Combination product of dermal matrix, human mesenchymal stem cells, and timolol promotes diabetic wound healing in mice

Hsin ya Yang, Fernando Fierro, Michelle So, Daniel J. Yoon, Alan Vu Nguyen, Anthony Gallegos, Michelle D. Bagood, Tomas Rojo-Castro, Alan Alex, Heather Stewart, Marianne Chigbrow, Mohan R. Dasu, Thomas R. Peavy, Athena M. Soulika, Jan A. Nolta, R. Rivkah Isseroff

Research output: Contribution to journalArticlepeer-review

12 Scopus citations


Diabetic foot ulcers are a major health care concern with limited effective therapies. Mesenchymal stem cell (MSC)-based therapies are promising treatment options due to their beneficial effects of immunomodulation, angiogenesis, and other paracrine effects. We investigated whether a bioengineered scaffold device containing hypoxia-preconditioned, allogeneic human MSCs combined with the beta-adrenergic antagonist timolol could improve impaired wound healing in diabetic mice. Different iterations were tested to optimize the primary wound outcome, which was percent of wound epithelialization. MSC preconditioned in 1 μM timolol at 1% oxygen (hypoxia) seeded at a density of 2.5 × 105 cells/cm2 on Integra Matrix Wound Scaffold (MSC/T/H/S) applied to wounds and combined with daily topical timolol applications at 2.9 mM resulted in optimal wound epithelialization 65.6% (24.9% ± 13.0% with MSC/T/H/S vs 41.2% ± 20.1%, in control). Systemic absorption of timolol was below the HPLC limit of quantification, suggesting that with the 7-day treatment, accumulative steady-state timolol concentration is minimal. In the early inflammation stage of healing, the MSC/T/H/S treatment increased CCL2 expression, lowered the pro-inflammatory cytokines IL-1B and IL6 levels, decreased neutrophils by 44.8%, and shifted the macrophage ratio of M2/M1 to 1.9 in the wound, demonstrating an anti-inflammatory benefit. Importantly, expression of the endothelial marker CD31 was increased by 2.5-fold with this treatment. Overall, the combination device successfully improved wound healing and reduced the wound inflammatory response in the diabetic mouse model, suggesting that it could be translated to a therapy for patients with diabetic chronic wounds.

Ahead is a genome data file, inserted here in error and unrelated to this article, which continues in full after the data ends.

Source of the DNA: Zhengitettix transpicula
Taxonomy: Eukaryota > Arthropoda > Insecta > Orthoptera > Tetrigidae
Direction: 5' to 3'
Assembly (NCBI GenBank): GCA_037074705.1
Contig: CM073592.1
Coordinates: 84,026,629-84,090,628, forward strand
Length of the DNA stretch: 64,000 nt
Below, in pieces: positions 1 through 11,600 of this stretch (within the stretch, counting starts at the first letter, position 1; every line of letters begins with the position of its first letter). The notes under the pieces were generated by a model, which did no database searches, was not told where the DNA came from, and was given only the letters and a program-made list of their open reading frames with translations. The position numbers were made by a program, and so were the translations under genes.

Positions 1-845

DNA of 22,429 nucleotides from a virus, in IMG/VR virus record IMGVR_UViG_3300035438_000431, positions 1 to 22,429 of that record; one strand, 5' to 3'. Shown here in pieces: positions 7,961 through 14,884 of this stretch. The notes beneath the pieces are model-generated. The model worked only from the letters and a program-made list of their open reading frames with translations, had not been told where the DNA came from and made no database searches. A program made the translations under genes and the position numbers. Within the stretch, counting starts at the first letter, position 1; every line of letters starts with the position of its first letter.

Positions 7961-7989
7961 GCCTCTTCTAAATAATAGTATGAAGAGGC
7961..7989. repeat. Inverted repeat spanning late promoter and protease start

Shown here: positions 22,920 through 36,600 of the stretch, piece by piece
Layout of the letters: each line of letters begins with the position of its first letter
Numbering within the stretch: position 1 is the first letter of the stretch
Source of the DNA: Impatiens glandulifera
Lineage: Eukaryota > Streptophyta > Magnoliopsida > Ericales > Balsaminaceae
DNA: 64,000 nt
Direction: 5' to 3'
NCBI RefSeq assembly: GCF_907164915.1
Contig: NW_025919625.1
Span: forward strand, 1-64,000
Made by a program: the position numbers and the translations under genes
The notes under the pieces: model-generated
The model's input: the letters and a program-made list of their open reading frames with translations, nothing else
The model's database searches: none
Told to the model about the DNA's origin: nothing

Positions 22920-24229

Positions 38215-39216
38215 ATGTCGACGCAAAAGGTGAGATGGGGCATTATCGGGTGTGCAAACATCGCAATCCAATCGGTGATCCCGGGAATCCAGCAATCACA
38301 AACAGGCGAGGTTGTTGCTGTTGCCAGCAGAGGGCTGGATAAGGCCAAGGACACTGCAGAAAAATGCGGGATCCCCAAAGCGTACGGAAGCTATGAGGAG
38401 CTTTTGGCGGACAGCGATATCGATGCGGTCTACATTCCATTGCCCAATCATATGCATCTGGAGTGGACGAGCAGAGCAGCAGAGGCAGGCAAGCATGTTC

Original languageEnglish (US)
JournalStem Cells Translational Medicine
StateAccepted/In press - 2020


  • animal models
  • diabetes
  • hypoxia
  • mesenchymal stem/stromal cells (MSCs)

ASJC Scopus subject areas

  • Developmental Biology
  • Cell Biology


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